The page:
Figure 2. Future adversaries may move beyond single systems per team, to multiple systems per person. Source:

Fortunately, much of our talent has spent a fair proportion of their youth simulating their own human-machine-teaming. If you have ever watched teenagers play Fortnite (combat engineering?), Ghost Recon (drones enabled reconnaissance?) or Call of Duty (live blue/red force tracking), you know our future soldiers understand machine-teaming basics. But it takes practice to apply the information, reach and connectivity of multiple machines to enhance your manoeuvre in the real world.

The real-world problem, (and opportunity), is exemplified by recent NZ Army experiences. In Afghanistan between 2009 and 2012, NZ Army units conducting Advise, Assist and Accompany missions regularly had assets with real-time full-motion-video capabilities linked directly to ground force commanders. In Papua New Guinea in 2017-2018 NZ Army units conducting Advise and Assist missions provided the partner force with COTS drones, throwable cameras and COTS battlefield communications. Having organic ‘ISR’ then, and now, makes a large difference to the speed of movement and possible engagements.  During both campaigns, it took time to adjust TTP’s and train junior commanders, delaying the adaptation of machine-manoeuvre. As subordinate teams have more sensors, they move faster and further, possibly ‘outrunning’ sub-unit Headquarters who do not have the TTP’s or culture to leverage machine-manoeuvre. This challenge was compounded by a lack of practice systems (not enough phones and drones), and restrictions on their use in their use (air and simmunition rules).

We deployed successfully as a Multi-Role Battalion Group and Special Operations Task Group to Timor Leste in 1999, after years of focuses TTP development that created a successful light combat (jungle) culture. So this appears to be a similar opportunity for our light combat force to double down on tactical level thinking about near-future environments. The ability to think beyond the machine-teaming will be difficult for junior leaders without increased access. A comparative example is the, initially, intermittent access to Military Working Dogs. It took time, experimentation, and repetition to ‘break the habit’ and use ‘dog first’ room clearance tactics. The problem wasn’t in the ability to individually team with the dog, it was having ‘enough dogs, and enough times’ to conceptualise manoeuvre adaption, from patrol to sub-unit.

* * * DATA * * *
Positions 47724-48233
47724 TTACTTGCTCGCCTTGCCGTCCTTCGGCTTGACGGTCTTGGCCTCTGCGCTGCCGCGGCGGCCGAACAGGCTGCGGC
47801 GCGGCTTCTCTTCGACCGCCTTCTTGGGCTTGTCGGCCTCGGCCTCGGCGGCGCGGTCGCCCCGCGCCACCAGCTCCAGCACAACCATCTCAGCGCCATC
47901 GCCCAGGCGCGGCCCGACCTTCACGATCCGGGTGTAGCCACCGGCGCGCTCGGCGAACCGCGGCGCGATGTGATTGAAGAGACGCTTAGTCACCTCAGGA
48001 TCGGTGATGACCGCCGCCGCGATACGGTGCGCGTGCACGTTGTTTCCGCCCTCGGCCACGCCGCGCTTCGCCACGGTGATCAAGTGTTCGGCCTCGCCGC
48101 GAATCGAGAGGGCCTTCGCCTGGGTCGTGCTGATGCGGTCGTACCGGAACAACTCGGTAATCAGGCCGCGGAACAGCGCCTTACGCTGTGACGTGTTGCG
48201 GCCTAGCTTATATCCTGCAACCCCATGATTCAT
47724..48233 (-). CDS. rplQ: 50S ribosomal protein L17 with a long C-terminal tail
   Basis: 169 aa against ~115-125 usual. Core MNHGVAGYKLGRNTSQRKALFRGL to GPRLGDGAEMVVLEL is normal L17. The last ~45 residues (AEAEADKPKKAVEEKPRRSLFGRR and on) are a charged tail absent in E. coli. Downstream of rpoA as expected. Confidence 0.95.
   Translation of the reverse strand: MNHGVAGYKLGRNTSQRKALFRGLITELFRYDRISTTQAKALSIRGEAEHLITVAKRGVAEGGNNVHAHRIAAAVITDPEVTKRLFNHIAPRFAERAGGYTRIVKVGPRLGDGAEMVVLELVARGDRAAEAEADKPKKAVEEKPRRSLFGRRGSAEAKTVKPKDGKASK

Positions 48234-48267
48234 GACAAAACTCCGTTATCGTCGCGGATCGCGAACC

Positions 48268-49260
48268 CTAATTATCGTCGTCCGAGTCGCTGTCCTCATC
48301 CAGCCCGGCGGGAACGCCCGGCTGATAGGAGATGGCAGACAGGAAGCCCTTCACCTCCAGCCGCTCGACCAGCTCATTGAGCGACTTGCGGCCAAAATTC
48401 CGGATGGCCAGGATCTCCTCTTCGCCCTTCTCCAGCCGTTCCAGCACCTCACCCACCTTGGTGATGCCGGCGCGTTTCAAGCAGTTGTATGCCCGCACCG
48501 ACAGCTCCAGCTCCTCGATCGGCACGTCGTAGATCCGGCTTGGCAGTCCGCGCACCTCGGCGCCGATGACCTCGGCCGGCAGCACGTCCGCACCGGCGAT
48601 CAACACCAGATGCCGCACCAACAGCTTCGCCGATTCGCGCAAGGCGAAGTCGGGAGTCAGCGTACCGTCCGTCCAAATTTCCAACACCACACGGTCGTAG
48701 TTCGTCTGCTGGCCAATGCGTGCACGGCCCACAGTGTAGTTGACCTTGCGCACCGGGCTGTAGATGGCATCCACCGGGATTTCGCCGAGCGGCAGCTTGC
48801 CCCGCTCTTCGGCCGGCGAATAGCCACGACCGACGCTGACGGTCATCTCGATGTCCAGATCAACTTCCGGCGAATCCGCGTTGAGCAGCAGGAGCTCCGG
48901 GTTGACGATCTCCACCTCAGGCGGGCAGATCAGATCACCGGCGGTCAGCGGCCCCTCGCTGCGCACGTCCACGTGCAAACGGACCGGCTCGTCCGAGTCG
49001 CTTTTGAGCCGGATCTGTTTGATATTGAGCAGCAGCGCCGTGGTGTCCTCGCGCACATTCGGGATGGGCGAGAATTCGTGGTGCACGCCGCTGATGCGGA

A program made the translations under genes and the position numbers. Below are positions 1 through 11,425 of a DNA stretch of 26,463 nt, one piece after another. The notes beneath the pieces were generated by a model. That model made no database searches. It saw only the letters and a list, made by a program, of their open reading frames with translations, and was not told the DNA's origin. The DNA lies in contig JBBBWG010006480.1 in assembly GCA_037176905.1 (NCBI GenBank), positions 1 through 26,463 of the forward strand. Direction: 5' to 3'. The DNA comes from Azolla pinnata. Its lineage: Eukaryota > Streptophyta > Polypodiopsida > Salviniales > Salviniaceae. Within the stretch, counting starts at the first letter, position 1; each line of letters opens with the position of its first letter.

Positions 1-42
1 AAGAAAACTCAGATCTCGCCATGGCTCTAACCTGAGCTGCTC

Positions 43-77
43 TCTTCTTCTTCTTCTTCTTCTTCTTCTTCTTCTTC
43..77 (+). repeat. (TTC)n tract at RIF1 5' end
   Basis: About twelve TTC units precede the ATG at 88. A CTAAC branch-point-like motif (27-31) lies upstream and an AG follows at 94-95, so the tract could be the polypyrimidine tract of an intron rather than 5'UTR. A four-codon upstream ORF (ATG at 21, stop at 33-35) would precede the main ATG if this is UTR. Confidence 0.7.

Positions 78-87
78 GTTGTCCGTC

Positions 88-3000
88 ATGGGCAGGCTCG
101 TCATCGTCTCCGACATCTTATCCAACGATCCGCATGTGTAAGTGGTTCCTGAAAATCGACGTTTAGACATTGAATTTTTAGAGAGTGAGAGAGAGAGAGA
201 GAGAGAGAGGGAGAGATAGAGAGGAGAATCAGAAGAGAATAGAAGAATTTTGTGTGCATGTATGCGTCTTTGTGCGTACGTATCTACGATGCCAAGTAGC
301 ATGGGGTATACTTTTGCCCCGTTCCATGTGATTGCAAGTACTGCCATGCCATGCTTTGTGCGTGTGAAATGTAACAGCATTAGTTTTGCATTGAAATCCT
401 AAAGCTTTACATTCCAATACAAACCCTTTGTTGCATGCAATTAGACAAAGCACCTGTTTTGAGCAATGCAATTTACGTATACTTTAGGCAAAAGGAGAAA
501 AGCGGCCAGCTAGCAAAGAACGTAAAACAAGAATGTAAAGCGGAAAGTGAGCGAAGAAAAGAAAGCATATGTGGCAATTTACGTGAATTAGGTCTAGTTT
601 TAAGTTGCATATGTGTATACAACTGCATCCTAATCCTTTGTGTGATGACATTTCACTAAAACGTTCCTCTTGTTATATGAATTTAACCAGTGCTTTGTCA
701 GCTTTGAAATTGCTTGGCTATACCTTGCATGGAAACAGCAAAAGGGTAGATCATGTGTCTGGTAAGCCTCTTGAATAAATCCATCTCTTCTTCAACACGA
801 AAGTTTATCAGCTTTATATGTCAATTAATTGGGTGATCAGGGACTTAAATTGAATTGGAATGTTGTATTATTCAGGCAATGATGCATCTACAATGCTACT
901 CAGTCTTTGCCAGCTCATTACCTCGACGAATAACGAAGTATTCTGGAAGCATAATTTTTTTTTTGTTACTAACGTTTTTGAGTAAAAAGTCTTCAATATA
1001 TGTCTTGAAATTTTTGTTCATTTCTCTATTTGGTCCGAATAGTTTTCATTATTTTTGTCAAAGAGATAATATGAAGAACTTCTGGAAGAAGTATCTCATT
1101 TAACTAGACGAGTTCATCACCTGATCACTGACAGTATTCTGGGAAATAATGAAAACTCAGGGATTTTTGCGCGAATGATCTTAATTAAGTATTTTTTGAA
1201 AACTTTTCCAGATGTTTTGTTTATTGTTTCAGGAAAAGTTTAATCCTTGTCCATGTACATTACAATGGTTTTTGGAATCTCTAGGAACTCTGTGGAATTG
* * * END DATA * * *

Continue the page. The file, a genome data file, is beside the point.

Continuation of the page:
For current examples, we may not need to look further than civilian Airsoft teams conducting their own machine-teaming. It is striking how their machine-teaming, could become our machine-manoeuvre. They were experimenting with drones, using simmunition against/amongst them, geotagging through individual phones to vector each other, using an ‘all informed nets’ mapping and photos to build situational awareness and using personal devices for the equivalent of post-operational exploitation. Airsoft is a game, but if professional soldiers were given increased access to such machines, the result would be going from the machine supported movement (a single airborne asset in ‘overwatch’), to modern manoeuvre with multiple organic assets that allow greater confidence and speed in future operations.

Field Service Marching Order for ARMY25. Bring on the machines.

Figure 3. ARMY25 A3I Sensor operator. Machine-Manoeuvre would require removing preemptive designations (of ‘A3I operators’) as every patrol member has the ability and access to the systems.